Thursday, February 25, 2021

How Should We Evaluate High School Teaching Records?

Mark Guzdial posted several articles about evaluating the teaching records of undergraduate faculty. (Links below) They really got me thinking. Now evaluating secondary school (high school) and university teaching is pretty different. Class sizes are the most obvious difference especially in large universities. First and second year computer science courses in universities can have hundreds of students. One can’t teach 600 students the same way one teaches 20. University faculty also have different supports which often include teaching assistants to manage labs, help with grading, and other assistance.

So the question becomes, how to you evaluate the teaching record of a high school CS teacher? Some obvious things to look at as student evaluations, and student results on standardized tests like the AP CS exams. I’m not a fan of either of those. I had a class of highly capable students one year who just decided they would blow off the AP exam for a variety of reasons. They told me they did it. being evaluated on that year’s test results would have been a big mistake. I think most teachers would agree that there are things far outside a classroom teacher’s control that impact test results. COVID-19 anyone?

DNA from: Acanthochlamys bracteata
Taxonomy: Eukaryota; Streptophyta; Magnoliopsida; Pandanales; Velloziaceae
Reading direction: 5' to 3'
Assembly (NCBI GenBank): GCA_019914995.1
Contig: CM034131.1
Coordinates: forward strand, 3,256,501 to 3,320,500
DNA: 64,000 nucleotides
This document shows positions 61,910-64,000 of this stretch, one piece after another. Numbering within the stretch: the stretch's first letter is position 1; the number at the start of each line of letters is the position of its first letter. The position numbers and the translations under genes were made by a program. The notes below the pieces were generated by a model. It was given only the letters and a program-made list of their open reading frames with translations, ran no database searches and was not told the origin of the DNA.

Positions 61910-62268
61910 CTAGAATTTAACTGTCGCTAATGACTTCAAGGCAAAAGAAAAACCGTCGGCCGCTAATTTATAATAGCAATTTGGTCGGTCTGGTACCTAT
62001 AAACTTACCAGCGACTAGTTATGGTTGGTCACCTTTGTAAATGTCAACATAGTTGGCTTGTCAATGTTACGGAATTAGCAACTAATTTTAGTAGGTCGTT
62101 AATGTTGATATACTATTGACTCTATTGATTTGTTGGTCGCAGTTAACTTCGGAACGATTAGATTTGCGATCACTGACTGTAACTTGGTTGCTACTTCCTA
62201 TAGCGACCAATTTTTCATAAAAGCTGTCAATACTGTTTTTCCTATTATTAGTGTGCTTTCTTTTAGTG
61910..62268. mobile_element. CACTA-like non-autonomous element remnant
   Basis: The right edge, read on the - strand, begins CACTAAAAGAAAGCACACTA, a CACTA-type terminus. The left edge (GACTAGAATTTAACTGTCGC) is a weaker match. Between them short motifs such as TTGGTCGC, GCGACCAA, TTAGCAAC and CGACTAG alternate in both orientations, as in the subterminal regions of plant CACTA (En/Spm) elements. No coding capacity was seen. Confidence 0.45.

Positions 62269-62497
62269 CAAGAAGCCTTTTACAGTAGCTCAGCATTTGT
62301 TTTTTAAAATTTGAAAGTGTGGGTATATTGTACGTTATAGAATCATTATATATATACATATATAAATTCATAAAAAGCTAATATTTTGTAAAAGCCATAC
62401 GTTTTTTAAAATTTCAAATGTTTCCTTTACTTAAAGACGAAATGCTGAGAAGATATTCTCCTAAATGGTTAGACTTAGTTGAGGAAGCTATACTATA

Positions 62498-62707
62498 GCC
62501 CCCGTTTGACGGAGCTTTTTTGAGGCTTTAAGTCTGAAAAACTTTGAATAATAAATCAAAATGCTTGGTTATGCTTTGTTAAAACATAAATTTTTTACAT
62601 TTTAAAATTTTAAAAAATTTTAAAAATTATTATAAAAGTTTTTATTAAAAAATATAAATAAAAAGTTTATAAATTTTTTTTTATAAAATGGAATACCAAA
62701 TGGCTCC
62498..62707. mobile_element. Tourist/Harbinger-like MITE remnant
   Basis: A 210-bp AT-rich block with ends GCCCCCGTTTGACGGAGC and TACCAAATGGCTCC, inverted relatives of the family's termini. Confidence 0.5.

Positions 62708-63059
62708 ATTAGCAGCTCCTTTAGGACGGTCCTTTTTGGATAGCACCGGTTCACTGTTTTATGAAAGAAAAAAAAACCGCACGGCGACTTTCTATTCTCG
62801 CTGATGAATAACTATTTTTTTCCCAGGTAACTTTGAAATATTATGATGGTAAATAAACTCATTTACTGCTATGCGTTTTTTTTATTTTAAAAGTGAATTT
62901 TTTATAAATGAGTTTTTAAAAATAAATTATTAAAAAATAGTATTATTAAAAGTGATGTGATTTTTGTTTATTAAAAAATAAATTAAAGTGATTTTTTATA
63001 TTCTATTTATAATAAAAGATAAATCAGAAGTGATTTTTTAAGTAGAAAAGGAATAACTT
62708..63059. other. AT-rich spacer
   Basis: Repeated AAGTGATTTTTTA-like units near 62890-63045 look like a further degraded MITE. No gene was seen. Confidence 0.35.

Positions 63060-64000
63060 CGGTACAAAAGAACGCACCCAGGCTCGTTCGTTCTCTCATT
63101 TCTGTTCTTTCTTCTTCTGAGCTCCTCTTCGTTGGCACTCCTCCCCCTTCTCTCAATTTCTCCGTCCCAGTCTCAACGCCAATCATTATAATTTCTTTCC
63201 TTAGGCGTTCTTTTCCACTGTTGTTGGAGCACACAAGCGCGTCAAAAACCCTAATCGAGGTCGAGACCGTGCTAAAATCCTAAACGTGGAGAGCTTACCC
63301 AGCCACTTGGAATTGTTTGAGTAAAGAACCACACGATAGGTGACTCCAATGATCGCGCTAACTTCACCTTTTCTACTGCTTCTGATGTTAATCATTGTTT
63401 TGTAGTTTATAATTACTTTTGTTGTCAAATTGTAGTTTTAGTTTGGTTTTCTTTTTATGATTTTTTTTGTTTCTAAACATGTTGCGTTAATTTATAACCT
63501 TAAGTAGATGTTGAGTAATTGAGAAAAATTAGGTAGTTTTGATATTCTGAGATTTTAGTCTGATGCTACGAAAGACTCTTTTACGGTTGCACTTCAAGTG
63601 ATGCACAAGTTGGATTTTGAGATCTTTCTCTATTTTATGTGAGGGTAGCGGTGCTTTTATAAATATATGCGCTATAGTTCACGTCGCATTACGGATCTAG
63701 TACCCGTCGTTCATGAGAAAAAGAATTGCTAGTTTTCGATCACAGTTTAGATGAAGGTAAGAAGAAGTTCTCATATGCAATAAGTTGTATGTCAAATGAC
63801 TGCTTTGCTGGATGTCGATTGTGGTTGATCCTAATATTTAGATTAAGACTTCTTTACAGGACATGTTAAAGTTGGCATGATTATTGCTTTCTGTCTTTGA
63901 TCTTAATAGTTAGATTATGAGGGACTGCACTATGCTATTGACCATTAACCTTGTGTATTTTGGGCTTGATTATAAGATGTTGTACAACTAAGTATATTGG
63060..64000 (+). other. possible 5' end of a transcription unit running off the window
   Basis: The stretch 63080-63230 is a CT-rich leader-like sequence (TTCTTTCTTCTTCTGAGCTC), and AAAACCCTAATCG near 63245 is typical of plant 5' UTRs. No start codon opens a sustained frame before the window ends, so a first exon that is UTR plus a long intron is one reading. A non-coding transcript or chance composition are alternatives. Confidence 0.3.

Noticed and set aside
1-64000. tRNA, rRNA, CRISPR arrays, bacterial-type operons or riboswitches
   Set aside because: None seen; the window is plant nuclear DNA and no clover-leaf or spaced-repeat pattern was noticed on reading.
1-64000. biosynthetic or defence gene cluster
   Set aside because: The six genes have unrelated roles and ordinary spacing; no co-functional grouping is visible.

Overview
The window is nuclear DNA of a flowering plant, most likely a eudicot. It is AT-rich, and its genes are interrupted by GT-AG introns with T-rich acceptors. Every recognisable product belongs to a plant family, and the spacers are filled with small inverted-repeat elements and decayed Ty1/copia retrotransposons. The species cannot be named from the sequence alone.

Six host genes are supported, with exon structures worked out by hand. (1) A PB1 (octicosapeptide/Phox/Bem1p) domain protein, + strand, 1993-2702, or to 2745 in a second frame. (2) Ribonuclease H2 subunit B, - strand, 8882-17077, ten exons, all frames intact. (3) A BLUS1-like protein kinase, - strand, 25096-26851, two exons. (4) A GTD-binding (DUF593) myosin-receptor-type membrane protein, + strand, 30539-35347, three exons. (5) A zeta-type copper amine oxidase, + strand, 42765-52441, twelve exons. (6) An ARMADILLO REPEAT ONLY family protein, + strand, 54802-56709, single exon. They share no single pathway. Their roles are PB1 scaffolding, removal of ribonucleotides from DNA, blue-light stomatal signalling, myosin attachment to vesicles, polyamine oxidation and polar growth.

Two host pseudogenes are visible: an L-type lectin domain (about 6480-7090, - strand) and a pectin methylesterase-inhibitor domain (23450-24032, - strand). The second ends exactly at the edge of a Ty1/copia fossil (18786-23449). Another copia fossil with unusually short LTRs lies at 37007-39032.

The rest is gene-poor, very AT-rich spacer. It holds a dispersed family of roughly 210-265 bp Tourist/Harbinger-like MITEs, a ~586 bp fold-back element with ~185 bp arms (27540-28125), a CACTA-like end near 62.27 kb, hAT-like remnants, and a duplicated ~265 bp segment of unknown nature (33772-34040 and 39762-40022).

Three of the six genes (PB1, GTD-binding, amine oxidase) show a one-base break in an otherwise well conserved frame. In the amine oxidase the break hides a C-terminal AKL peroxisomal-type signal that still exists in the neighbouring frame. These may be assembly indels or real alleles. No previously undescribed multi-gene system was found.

Student evaluations are also unreliable. Male teachers tend to be rated higher than females' teachers.  Fun and/or  easy teachers get evaluated higher than “hard” teachers whose rigor helps students learn more. And generally, students are not that good at evaluating teachers.

I think that peers and administrators at the high school level have a better idea of what a good teacher is/does than university faculty so I would give weight to peer/admin evaluations. Of course, being able to watch a teacher teach would be ideal. The time I did interview for a university faculty job teaching two classes was part of the process. I think that is very helpful.

I would also like to see what a teacher does to improve their practice. What are they doing for professional development? Are they taking workshops? Attending conferences? Online conferences are making that more affordable and practical? Do they read – articles, blogs, etc.? I have maintained membership in SIGCE for years to get access to research on how to teach and found that very helpful for my professional growth.CSTA has been great as well opening up chapter meetings, the annual conference, the publications, and general community building.  I would ask what things they have learned from others and added to their practice.

Importantly, what does a teacher do now differently from when they started teaching? There is a difference between one year of teaching ten times and ten years of teaching.

I should add that I want to know how they are growing their content knowledge over time as well. But pedagogy improvement is really critical. Teaching the way we were taught years ago is probably not the best way to teach.

Live long learning is something teachers should model so I want to see (read) how a teacher candidate does that.

What else should one look for in evaluating a teacher’s record?

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